Barrly Lyndon was the last of the post Dr Strangelove Kubrick's I saw, and considering how no one ever mentions it, it was amazing. Even though it was long, it seemed to be built for someone of my attention span (aka very little) and I love just how much was crammed in.

I'm slowly working my way through They Shoot Pictures, Don't They? top 1000 list, with the occasional input from AfterHour's list, and Intolerance is coming up soon. I'm excited, but at the same time I have no idea why BoaN sat so well with me. And just quietly, even though no one in Australia knows it or it's connotations, the song Dixie Land has been stuck in my head recently...

Re: our tastes matching - I've noticed! It's awesome to see some more love for The Cook The Thief His Wife & Her Lover! Re: Litanies of Satan...good luck...may want to warm up to Meredith Monk's Dolmen Music first. It's probably just as challenging and actually even more unique/alien in it's own way, but it's also more melodic/angelic/warm and may be a better place to start.

Re: our tastes matching - I've noticed! It's awesome to see some more love for The Cook The Thief His Wife & Her Lover! Re: Litanies of Satan...good luck...may want to warm up to Meredith Monk's Dolmen Music first. It's probably just as challenging and actually even more unique/alien in it's own way, but it's also more melodic/angelic/human/warm (though also quite haunting) and may be a better place to start.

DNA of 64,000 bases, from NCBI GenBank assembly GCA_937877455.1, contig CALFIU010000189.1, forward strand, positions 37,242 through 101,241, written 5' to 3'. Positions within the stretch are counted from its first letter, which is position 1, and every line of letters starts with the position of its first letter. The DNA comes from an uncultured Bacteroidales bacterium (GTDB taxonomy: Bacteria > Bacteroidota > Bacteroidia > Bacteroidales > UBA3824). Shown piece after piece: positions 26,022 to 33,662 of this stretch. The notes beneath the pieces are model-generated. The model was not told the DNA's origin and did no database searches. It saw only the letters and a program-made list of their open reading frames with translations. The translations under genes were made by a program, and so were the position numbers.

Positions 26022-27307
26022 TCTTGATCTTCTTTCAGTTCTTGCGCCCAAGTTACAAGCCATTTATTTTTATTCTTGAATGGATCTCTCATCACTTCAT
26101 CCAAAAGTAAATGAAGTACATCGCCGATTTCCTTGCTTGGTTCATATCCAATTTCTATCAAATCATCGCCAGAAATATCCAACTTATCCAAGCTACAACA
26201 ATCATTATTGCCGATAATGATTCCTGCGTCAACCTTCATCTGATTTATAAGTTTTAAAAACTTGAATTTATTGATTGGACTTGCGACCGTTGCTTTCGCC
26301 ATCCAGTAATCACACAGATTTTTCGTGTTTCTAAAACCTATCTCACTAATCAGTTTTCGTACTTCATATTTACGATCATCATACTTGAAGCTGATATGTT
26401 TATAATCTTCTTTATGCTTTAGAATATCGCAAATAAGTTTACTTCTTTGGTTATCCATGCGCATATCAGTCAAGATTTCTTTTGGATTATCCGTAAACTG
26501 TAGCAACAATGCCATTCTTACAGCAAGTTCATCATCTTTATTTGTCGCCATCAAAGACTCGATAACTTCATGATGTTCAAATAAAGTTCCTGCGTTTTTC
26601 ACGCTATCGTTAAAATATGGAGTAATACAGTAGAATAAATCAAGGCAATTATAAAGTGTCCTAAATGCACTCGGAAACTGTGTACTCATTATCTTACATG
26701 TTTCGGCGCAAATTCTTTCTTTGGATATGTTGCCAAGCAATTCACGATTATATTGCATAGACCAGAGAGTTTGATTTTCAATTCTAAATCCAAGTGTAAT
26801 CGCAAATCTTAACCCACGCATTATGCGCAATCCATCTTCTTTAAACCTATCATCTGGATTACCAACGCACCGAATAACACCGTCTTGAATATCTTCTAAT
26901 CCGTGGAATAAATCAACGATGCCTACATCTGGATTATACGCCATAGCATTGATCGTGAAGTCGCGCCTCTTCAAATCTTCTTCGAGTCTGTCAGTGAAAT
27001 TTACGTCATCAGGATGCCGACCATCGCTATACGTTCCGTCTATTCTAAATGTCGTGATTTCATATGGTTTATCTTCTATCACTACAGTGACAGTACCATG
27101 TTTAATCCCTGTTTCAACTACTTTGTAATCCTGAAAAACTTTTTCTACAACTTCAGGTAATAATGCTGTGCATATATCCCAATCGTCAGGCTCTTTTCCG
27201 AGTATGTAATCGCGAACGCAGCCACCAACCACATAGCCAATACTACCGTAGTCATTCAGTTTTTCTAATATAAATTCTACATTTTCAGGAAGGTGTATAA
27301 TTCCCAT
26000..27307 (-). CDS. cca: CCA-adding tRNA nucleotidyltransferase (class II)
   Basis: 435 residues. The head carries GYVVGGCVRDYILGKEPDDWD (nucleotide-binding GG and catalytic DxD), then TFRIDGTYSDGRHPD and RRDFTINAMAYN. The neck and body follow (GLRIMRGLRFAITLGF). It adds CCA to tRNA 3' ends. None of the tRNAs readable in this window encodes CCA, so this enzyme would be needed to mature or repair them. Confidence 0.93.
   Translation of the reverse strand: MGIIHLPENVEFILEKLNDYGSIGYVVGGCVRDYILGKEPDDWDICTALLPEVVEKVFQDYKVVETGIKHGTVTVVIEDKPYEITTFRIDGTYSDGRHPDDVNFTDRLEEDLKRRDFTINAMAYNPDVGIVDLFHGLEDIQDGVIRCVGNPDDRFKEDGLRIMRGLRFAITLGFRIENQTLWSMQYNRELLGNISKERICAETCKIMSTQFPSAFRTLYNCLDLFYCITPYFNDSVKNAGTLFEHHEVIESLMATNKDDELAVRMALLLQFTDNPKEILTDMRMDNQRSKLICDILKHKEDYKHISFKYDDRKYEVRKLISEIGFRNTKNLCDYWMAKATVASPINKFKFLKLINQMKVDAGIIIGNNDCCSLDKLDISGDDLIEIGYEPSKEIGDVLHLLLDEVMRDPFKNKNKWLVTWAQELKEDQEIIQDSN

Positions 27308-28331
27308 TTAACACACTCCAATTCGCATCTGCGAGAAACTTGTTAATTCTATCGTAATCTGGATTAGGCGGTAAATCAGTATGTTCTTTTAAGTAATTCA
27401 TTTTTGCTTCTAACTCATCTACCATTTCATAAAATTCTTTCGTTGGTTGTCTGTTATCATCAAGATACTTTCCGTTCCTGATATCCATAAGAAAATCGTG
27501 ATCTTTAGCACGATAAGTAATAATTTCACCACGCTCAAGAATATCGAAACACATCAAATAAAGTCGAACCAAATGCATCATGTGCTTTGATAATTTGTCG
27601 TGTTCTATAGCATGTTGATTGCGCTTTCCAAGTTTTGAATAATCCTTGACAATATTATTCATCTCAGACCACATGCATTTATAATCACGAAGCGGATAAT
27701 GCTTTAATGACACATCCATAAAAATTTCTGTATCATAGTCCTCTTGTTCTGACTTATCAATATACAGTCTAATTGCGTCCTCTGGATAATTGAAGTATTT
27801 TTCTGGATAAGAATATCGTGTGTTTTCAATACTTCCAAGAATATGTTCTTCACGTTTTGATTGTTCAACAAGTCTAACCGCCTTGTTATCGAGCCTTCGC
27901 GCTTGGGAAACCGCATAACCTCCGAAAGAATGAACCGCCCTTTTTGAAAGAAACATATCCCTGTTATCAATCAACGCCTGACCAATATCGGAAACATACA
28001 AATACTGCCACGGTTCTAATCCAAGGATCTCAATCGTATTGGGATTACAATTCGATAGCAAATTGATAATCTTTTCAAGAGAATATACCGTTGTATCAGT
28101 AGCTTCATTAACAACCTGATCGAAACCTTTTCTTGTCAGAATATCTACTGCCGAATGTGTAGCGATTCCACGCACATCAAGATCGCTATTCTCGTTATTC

Speaking of Galas, you can now listen to the entirety of her hitherto unavailable self-titled album, aka the Metalanguage album. The first half, Panoptikon has been uploaded finally: http://www.youtube.com/watch?v=o5fUfkIKnkw. The second half, Tragouthia Apo To Aima Exoun Fonos has been available for some time.

Yes, it's good. Scary good.

I'm telling you: North By Northwest is an effing monstrosity of emotion - there are so many thematic/psychological undercurrents/layers of ideas/expressions/visual motifs combined with the relentlessness of its course/plot, that it becomes so vital and invigorating and incredible that it's hard to believe... it's inclusion on my list is far from a mistake...

I've had North By Northwest floating around for a while, I might get to it next. Rear Window and Vertigo were reasonable and enjoyable, but not mind-shattering. Psycho was closer, but I'm still yet to encounter a Hitchcock that has grabbed me.